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World Military and Social Expenditures by Ruth Sivard, 2nd edition (1976)
 

Foreword by Hubert H. Humphrey

When we discuss national security, we tend too often to give it a military label. It is, in fact, much broader than military power and much more complex. There can be no security without a commitment to social betterment.

In this study, Ruth Sivard, an experienced economist who has worked for some years on military and arms control matters, takes a look at the arms race in terms of the factors that are propelling it onward and the sacrifices that it entails for society. The results are frightening- The United States and the USSR together account for sixty percent of the world’s military outlays and for seventy-five percent of the world’s arms trade according to Mrs. Sivard. She finds that the two super powers, by reason of their military burdens, rank lower than many other nations in indicators of social well-being.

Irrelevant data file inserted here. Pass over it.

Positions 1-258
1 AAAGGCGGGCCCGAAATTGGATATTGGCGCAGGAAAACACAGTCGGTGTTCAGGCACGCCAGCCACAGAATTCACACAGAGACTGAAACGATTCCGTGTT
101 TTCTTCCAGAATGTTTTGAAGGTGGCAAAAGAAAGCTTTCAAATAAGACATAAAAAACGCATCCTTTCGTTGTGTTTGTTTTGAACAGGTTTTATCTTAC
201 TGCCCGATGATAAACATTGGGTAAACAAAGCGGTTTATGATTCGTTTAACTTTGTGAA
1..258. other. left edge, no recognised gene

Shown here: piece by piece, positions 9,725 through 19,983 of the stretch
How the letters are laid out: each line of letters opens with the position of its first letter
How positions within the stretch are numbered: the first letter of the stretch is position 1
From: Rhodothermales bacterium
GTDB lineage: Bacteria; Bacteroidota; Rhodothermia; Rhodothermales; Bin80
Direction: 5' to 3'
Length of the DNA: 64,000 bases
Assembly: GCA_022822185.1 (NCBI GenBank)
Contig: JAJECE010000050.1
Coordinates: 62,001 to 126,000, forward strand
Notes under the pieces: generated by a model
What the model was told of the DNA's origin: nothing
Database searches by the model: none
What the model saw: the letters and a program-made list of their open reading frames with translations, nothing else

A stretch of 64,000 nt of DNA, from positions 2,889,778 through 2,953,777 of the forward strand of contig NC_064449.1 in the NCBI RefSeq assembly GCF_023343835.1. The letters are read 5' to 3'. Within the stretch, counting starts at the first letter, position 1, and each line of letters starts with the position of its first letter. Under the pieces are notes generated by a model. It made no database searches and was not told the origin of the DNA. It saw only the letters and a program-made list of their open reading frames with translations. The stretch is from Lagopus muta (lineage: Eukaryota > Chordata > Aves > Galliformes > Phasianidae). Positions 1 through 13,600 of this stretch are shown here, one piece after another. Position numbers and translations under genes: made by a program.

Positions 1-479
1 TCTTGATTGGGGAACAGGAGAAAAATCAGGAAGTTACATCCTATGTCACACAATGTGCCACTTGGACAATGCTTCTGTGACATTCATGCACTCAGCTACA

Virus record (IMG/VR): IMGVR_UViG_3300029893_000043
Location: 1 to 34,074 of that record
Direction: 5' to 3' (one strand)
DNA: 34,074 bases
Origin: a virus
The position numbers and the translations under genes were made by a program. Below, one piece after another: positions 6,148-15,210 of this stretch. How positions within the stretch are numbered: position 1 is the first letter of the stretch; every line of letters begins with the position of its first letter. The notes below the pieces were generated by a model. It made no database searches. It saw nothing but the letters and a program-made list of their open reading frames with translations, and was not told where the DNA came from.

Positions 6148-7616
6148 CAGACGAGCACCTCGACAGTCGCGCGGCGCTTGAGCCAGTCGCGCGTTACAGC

She points out that the governments of developing countries devote just as much public revenue to military programs as to education and health care combined, and that the number of people unable to attend school, read or write, to see a doctor, to enjoy a minimally adequate diet is continually growing larger.

I can think of few subjects that should be of deeper concern to all humanity than the problem of how to restrain the world’s military colossus and turn the race for arms into a race for peaceful development. When we do it, the four billion people on this earth will be the winners.

Hubert H. Humphrey
Vice-president of the United States
Congressional Gold Medal, 1979
Presidential Medal of Freedom, 1980
 

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